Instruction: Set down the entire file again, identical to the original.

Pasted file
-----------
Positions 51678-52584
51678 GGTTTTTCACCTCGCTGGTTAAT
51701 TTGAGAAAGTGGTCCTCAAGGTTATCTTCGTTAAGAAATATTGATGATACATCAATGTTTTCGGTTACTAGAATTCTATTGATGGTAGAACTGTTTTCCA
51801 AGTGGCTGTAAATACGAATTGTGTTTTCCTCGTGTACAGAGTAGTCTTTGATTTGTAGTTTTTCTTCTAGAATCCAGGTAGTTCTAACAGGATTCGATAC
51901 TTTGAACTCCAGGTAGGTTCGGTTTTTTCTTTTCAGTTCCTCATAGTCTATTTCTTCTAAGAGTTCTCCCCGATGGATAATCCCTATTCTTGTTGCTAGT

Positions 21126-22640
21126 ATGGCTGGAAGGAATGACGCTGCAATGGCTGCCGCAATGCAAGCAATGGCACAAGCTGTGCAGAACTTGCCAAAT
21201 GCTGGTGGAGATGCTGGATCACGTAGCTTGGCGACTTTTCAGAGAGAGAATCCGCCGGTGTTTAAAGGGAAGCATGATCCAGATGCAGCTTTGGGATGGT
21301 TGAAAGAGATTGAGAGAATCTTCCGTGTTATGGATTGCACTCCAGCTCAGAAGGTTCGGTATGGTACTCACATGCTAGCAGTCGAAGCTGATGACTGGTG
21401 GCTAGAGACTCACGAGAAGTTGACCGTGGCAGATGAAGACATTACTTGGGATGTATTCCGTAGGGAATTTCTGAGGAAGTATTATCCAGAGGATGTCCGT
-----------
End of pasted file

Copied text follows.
Positions 51678-52584
51678 GGTTTTTCACCTCGCTGGTTAAT
51701 TTGAGAAAGTGGTCCTCAAGGTTATCTTCGTTAAGAAATATTGATGATACATCAATGTTTTCGGTTACTAGAATTCTATTGATGGTAGAACTGTTTTCCA
51801 AGTGGCTGTAAATACGAATTGTGTTTTCCTCGTGTACAGAGTAGTCTTTGATTTGTAGTTTTTCTTCTAGAATCCAGGTAGTTCTAACAGGATTCGATAC
51901 TTTGAACTCCAGGTAGGTTCGGTTTTTTCTTTTCAGTTCCTCATAGTCTATTTCTTCTAAGAGTTCTCCCCGATGGATAATCCCTATTCTTGTTGCTAGT

Positions 21126-22640
21126 ATGGCTGGAAGGAATGACGCTGCAATGGCTGCCGCAATGCAAGCAATGGCACAAGCTGTGCAGAACTTGCCAAAT
21201 GCTGGTGGAGATGCTGGATCACGTAGCTTGGCGACTTTTCAGAGAGAGAATCCGCCGGTGTTTAAAGGGAAGCATGATCCAGATGCAGCTTTGGGATGGT
21301 TGAAAGAGATTGAGAGAATCTTCCGTGTTATGGATTGCACTCCAGCTCAGAAGGTTCGGTATGGTACTCACATGCTAGCAGTCGAAGCTGATGACTGGTG
21401 GCTAGAGACTCACGAGAAGTTGACCGTGGCAGATGAAGACATTACTTGGGATGTATTCCGTAGGGAATTTCTGAGGAAGTATTATCCAGAGGATGTCCGT